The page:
a plurality of first connectors for receiving a plurality of first modules, said plurality of first connectors being arranged in parallel with each other and longitudinally with respect to the length of said device plane, and being mounted to said communication device plane substantially centrally thereon, each of said first connectors extending so as to substantially cover the length of said device plane;
a plurality of second connectors for receiving a plurality of second modules, said second connectors being substantially parallel to said first connectors and being mounted to said communication device plane in groups on both sides of said plurality of first connectors such that two of said groups on each side may be disposed longitudinally with respect to each other,
wherein the length of the device plane is less than twice the length of one of said second modules.
9. A communication device plane having a high speed bus for interconnecting a plurality of modules, said device plane comprising:
a plurality of first connectors for receiving a plurality of first modules, said plurality of first connectors being arranged in parallel with each other and longitudinally with respect to the length of said device plane, and being mounted to said communication device plane substantially centrally thereon, each of said first connectors extending so as to substantially cover the length of said device plane;
a plurality of second connectors for receiving a plurality of second modules, said second connectors being substantially parallel to said first connectors and being mounted to said communication device plane in groups on both sides of said plurality of first connectors such that two of said groups on each side may be disposed longitudinally with respect to each other,
wherein said plane is a double sided midplane.
Description
FIELD OF INVENTION

The present invention relates to communication systems, and more particularly to the arrangement of input/output and processing cards in relation to switch cards on a plane.

BACKGROUND OF THE INVENTION

Communication systems have traditionally been built around an arrangement in which Access and Processing Modules (APMs) occupy the same physical shelf. APMs are typically input/output cards with some processing capabilities. These APMs are linked together by a high speed, common parallel bus (shared bus) on a backplane having a high number of lines.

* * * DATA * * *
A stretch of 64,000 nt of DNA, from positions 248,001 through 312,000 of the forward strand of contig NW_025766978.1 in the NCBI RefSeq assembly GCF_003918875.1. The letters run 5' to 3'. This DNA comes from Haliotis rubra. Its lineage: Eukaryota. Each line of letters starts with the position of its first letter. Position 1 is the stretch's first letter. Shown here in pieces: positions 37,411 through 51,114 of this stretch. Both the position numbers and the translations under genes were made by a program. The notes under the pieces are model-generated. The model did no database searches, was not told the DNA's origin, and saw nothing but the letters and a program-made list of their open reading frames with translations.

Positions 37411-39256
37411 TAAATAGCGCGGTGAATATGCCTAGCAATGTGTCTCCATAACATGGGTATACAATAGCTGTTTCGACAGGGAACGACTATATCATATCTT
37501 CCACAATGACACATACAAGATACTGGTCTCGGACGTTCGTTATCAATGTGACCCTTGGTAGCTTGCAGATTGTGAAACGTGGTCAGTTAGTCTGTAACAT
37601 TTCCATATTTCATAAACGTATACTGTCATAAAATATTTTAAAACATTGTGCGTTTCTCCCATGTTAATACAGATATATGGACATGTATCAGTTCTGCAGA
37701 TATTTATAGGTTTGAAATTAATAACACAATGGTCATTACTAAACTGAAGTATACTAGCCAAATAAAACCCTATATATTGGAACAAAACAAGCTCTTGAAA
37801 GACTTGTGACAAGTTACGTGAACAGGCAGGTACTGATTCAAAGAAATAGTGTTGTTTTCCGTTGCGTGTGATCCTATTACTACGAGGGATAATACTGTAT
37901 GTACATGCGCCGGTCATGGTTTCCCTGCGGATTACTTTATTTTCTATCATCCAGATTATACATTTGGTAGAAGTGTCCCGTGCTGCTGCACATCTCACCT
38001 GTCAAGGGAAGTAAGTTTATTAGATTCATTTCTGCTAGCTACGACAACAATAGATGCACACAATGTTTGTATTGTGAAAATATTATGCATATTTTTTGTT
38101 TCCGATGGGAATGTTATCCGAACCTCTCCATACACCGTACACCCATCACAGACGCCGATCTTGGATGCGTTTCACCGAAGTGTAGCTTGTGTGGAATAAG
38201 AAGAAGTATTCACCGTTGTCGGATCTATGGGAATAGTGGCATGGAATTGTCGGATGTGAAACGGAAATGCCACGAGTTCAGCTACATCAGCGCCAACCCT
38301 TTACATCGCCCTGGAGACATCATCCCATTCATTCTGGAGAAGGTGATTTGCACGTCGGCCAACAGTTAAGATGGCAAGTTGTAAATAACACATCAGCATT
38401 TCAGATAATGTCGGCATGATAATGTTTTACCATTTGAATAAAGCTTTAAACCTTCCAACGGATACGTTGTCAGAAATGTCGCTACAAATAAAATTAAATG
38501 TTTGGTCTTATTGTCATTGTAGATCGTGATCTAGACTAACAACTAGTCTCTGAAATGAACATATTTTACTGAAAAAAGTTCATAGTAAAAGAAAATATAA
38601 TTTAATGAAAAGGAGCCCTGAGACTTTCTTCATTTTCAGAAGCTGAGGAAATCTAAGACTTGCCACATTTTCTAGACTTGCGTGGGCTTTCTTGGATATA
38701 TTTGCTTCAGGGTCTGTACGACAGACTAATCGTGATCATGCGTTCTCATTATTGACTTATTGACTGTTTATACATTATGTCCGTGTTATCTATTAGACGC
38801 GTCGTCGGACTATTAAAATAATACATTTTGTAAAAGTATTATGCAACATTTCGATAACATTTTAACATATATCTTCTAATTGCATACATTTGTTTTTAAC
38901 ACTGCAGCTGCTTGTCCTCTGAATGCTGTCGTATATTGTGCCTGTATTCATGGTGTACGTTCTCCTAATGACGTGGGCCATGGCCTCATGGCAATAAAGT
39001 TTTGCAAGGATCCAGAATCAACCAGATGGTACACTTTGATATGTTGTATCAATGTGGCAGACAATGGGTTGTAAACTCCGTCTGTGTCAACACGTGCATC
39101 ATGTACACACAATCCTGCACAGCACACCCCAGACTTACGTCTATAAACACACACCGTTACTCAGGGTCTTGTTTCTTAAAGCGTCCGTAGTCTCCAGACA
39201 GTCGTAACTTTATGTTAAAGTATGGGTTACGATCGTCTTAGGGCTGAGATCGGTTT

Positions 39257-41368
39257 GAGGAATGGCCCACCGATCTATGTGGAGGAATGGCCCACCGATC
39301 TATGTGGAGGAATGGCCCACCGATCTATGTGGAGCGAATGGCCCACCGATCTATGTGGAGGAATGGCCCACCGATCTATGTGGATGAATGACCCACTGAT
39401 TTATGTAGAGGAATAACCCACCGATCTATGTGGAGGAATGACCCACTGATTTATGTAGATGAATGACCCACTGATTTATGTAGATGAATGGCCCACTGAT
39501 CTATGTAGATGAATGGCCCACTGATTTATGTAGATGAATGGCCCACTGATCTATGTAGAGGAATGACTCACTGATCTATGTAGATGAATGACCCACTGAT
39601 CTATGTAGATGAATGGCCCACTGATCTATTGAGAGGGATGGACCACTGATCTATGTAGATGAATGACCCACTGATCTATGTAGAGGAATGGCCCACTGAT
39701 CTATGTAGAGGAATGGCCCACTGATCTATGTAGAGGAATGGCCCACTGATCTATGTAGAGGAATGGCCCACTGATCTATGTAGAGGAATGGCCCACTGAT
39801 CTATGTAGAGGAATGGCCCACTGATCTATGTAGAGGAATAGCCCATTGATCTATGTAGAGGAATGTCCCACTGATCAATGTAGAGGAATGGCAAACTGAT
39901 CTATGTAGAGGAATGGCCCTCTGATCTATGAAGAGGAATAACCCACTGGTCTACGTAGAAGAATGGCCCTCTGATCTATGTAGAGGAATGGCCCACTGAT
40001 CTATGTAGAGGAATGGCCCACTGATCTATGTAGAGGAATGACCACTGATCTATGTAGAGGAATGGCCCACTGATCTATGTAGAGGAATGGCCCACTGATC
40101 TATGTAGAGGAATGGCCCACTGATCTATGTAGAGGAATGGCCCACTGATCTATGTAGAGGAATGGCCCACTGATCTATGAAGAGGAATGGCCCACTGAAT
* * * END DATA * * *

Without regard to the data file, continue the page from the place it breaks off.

The backplane generally accepts APMs via slot connectors in order to connect them to other parts of the system. Motherboards on modern personal computers can be considered to be a general equivalent to backplanes in communication systems. Backplanes also typically distribute power to each module connected thereto.

Backplanes are often described as being either active or passive. Active backplanes contain, in addition to the sockets or slot connectors, logical circuitry that performs computing functions. In contrast, passive backplanes contain almost no computing circuitry. In high reliability environments, passive backplanes are generally preferred to active backplanes.

Modern day high performance systems have dictated steadily increasing performance requirements. As such, backplane arrangements have evolved so as to incorporate a switching core linking the APMs. In such an arrangement, dedicated, very high-speed serial links are used between the APMs and the switching core.

The functions of the switching core linking the APMs are typically put on one or more Switch Modules (SWMs). Implementations employing SWMs have made it easier to repair faulty components and to upgrade to newer and better components. However, the number of serial connections out of each APM to each SWM in such an implementation has skyrocketed.